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The Future For Digital Integration Platforms: A New Architecture For Innovation

“The only constant is change,” said Heraclitus the ancient Greek philosopher.

With the unprecedented rate of change happening in the energy sector today should we not update this statement to be more in line with our 21st century reality?

“The only constant is disruption.”

Where there is constant disruption, there must also be constant innovation.

Where once innovation might have been the remit of a particular team or department within utility companies, now it must come from across the organization. CIOs and the IT department are an essential part of the innovation process. How can utility companies’ IT organizations be structured so that innovation can be maximized?

An Application Strategy for Innovation: ‘Pace-Layered Strategy’ Explained
 

Gartner suggests a ‘pace-layered application strategy’ enables enterprises to innovate. Gartner argues that different applications must be delivered at different speeds. This allows areas where speed is of the essence, in ‘systems of innovation,’ to be delivered more quickly and with more focus on agile and lean methodologies.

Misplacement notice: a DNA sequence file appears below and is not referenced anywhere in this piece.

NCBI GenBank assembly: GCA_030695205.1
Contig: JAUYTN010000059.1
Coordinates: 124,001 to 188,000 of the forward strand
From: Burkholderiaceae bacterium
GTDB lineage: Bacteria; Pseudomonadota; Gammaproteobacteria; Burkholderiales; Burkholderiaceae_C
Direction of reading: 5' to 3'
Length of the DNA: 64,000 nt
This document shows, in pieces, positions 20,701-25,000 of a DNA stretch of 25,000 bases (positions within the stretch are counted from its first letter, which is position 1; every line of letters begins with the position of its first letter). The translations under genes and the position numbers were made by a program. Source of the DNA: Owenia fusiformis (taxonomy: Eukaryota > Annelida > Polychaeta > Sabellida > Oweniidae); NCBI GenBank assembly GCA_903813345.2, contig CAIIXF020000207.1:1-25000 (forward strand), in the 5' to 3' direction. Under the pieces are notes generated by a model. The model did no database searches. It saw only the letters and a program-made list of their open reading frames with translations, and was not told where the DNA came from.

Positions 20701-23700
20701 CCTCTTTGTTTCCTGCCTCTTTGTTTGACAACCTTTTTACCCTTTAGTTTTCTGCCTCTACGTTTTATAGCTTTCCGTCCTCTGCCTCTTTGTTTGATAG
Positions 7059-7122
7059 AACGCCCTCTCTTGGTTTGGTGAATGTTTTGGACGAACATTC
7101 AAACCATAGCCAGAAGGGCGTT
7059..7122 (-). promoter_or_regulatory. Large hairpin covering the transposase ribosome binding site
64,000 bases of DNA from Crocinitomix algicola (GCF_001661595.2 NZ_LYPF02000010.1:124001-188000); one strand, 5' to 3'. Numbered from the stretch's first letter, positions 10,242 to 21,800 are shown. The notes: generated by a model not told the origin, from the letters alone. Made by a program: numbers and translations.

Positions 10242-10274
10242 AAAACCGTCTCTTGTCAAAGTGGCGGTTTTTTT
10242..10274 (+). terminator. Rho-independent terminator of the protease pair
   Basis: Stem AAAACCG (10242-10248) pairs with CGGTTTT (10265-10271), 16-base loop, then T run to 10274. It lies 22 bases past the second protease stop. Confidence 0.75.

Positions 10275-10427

Systems of Record’ have much slower and more infrequent rates of change where applications are mainly delivered through a waterfall approach and often result in data silos. In the utility sector, the systems of record include those supporting critical infrastructure and are of primary importance. Other systems of record include metering, billing and asset management.

In between the systems of innovation and record, sit ‘systems of differentiation’. According to Gartner this layer should enable unique company processes or industry-specific capabilities with a medium life cycle (one to three years). At utilities – and particularly at grid companies – the natural monopoly of these organizations means there is no real need for differentiation, hence systems of differentiation are often non-existent.

What’s Stopping Innovation in Utilities?

Newer external factors like integration of Distributed Energy Resources (DER) have placed higher requirements on the quality of delivery and internal factors (increased IT capabilities and cloud-computing) have put a significant pressure on utilities to innovate.

Given that utilities have traditionally focused heavily on systems of record to store critical data that most new innovative services would depend on and with virtually no systems of differentiation in place, how can utilities successfully innovate?

The unfortunate reality is that in many cases they cannot.